We’re already starting to see huge crop shortages as a result of the current heatwave – lettuce being a prime example. I can’t emphasise enough how serious the situation is looking for the 2018-19 season. We grow ourselves – mainly root crops in East Anglia and Yorkshire. We’ve had the perfect storm of poor growing conditions – it’s not all about the current heatwave. It started with a remarkably wet and cold spring which meant many crops were either planted too late or planted in cold soil temperatures and in wet conditions. This has been followed by the hottest driest spell of weather we’ve suffered for many years. The county I’m from, Lancashire, one of the wettest in the UK, hasn’t had any significant rain for 10 weeks and the mercury has regularly hit 30°C. And here’s where this issue is particularly unusual – all the major growing areas for field crops in the UK are affected – there’s no regional variations. We’re irrigating our crops at the moment just to keep them alive. Irrigated crops simply are not growing. Crops without irrigation are dying. There will be a significant impact on yield and size. For our own onion crops we’re estimating a reduction in yield of around 25 to 30% and hardly any bulbs over 70mm….which is a major issue as the most popular size and premium price for onions is 70-90mm by far. There is no doubt that if customers hold their suppliers to their “barely covers the cost of production if all goes well” contract prices, there will be some heavy losses or casualties amongst growers and packers.
We’re an unusual business in that we turn over £120m but don’t supply any of the big UK retailers directly. “So why are you so concerned about how the retailers are treating their suppliers?” I hear you ask. Firstly, because the retailers absolutely lead the market. They are by far the biggest buyers in the market so whatever they’re doing will always have a knock-on effect down the line to other sectors of the industry. So if the big retailers are not flexible on specs and take the hardline on pricing this season, it will make it so much more difficult for the rest of the industry. We need them to be reasonable – we need them to lead the way. Secondly, I fear for the UK farming industry. There’s another perfect storm brewing here – increased costs as a result of the weak pound, the minimum wage, reduced availability of labour combined with ever lower returns for their produce will simply push production abroad. I know of several large UK farmers seriously considering moving veg crop growing and packing over to Eastern Europe. We have around 65 million people on this small, over-crowded island. We import around half of our veg and 90% of our fruit and I can only see that increasing as growers struggle to make veg growing pay.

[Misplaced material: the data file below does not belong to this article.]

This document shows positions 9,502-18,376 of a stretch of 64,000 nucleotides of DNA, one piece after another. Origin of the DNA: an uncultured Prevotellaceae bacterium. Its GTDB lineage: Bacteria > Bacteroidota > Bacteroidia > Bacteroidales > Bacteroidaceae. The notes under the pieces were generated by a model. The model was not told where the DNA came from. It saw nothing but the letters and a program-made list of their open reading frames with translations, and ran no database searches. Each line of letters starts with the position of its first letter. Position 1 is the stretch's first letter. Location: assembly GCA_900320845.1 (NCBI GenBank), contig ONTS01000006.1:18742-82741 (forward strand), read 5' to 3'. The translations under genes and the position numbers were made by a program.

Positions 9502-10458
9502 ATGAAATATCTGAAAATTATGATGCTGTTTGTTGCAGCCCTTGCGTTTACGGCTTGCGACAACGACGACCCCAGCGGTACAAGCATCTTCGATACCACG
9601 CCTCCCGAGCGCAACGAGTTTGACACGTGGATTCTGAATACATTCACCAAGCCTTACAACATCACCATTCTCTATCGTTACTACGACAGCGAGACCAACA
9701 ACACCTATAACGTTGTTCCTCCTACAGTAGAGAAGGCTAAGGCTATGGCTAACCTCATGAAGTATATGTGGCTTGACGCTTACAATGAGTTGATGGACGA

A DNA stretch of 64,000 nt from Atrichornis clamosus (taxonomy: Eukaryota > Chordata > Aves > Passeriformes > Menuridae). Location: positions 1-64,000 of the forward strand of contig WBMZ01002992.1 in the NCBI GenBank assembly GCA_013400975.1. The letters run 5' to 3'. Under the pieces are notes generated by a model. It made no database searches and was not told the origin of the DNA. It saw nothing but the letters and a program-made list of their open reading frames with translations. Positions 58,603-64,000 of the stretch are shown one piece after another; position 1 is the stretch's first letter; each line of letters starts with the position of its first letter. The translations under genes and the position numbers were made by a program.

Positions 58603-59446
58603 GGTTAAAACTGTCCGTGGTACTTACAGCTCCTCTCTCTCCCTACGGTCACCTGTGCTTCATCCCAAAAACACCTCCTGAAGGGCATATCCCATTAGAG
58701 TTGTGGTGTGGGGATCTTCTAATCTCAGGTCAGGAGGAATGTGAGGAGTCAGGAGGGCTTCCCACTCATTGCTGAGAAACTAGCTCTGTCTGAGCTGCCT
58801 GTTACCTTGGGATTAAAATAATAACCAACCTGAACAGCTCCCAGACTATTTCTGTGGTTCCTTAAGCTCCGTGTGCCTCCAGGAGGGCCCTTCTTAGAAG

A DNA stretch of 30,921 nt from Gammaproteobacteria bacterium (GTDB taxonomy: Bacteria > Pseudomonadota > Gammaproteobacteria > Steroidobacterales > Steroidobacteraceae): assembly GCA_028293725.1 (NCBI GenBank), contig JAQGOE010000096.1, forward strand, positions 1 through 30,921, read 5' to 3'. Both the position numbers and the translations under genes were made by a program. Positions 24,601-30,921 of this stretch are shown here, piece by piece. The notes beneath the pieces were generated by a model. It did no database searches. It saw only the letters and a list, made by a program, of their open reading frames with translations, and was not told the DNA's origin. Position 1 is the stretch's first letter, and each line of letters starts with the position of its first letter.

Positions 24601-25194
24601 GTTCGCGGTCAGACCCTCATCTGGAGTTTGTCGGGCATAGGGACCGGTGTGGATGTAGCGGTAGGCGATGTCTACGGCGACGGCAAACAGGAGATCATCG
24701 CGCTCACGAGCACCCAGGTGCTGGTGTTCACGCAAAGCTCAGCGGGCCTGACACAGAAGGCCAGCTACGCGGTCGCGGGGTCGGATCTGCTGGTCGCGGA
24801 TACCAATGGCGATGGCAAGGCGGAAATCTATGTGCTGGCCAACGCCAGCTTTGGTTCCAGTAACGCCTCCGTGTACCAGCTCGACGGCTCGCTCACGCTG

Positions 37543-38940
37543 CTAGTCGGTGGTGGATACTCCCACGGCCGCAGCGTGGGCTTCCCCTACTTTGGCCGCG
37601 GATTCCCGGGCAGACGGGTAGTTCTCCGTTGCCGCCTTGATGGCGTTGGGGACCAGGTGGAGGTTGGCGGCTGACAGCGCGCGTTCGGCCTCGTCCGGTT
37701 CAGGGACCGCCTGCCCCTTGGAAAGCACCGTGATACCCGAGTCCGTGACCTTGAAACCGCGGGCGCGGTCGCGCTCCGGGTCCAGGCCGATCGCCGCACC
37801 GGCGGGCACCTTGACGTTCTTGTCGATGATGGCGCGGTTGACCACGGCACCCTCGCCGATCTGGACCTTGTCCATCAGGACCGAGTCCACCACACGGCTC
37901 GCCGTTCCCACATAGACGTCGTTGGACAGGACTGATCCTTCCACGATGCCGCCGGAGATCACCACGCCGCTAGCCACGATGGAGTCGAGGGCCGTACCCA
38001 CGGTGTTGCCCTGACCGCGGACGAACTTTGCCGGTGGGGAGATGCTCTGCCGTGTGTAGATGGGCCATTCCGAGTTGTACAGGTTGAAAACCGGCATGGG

This growing season has the potential to be one of the worst on record. I would urge our customers to be reasonable both on prices and specs – the latter in terms of size or weight rather than quality. I would also urge you to take a tour of our crops and see for yourself the stress they are under in this heat and then pass this message on loud and clear to your customers. If you’re too busy for that then let us know and we will send you crop reports with pictures. We’re staring down the double barrel of a very difficult season ahead – increased prices and lower specs – we need to work together as customer and supplier and we need common sense to prevail.
Group Managing Director
Nationwide Produce PLC